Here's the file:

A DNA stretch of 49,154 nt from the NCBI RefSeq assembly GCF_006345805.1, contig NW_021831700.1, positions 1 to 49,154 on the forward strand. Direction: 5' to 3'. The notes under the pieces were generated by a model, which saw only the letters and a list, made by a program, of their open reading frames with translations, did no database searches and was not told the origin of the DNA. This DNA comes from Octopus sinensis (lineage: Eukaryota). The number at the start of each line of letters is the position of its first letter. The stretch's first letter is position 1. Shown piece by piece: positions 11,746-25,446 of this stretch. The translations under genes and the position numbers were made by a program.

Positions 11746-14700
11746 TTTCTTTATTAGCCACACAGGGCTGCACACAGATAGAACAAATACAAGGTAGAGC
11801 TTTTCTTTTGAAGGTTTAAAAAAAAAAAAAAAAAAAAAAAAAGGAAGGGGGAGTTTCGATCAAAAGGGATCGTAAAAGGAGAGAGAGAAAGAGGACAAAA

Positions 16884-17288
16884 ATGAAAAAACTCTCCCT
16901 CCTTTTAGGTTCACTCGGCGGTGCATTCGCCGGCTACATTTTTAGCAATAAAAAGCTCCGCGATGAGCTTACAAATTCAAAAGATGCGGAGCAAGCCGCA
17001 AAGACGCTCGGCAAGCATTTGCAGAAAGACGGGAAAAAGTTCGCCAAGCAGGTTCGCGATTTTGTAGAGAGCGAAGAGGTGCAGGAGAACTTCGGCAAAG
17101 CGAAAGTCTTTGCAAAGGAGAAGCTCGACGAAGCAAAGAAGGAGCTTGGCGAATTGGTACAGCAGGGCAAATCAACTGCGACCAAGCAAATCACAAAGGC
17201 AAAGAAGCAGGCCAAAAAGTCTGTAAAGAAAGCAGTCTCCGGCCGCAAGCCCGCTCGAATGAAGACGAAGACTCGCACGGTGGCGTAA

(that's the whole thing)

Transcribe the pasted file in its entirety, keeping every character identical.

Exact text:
A DNA stretch of 49,154 nt from the NCBI RefSeq assembly GCF_006345805.1, contig NW_021831700.1, positions 1 to 49,154 on the forward strand. Direction: 5' to 3'. The notes under the pieces were generated by a model, which saw only the letters and a list, made by a program, of their open reading frames with translations, did no database searches and was not told the origin of the DNA. This DNA comes from Octopus sinensis (lineage: Eukaryota). The number at the start of each line of letters is the position of its first letter. The stretch's first letter is position 1. Shown piece by piece: positions 11,746-25,446 of this stretch. The translations under genes and the position numbers were made by a program.

Positions 11746-14700
11746 TTTCTTTATTAGCCACACAGGGCTGCACACAGATAGAACAAATACAAGGTAGAGC
11801 TTTTCTTTTGAAGGTTTAAAAAAAAAAAAAAAAAAAAAAAAAGGAAGGGGGAGTTTCGATCAAAAGGGATCGTAAAAGGAGAGAGAGAAAGAGGACAAAA

Positions 16884-17288
16884 ATGAAAAAACTCTCCCT
16901 CCTTTTAGGTTCACTCGGCGGTGCATTCGCCGGCTACATTTTTAGCAATAAAAAGCTCCGCGATGAGCTTACAAATTCAAAAGATGCGGAGCAAGCCGCA
17001 AAGACGCTCGGCAAGCATTTGCAGAAAGACGGGAAAAAGTTCGCCAAGCAGGTTCGCGATTTTGTAGAGAGCGAAGAGGTGCAGGAGAACTTCGGCAAAG
17101 CGAAAGTCTTTGCAAAGGAGAAGCTCGACGAAGCAAAGAAGGAGCTTGGCGAATTGGTACAGCAGGGCAAATCAACTGCGACCAAGCAAATCACAAAGGC
17201 AAAGAAGCAGGCCAAAAAGTCTGTAAAGAAAGCAGTCTCCGGCCGCAAGCCCGCTCGAATGAAGACGAAGACTCGCACGGTGGCGTAA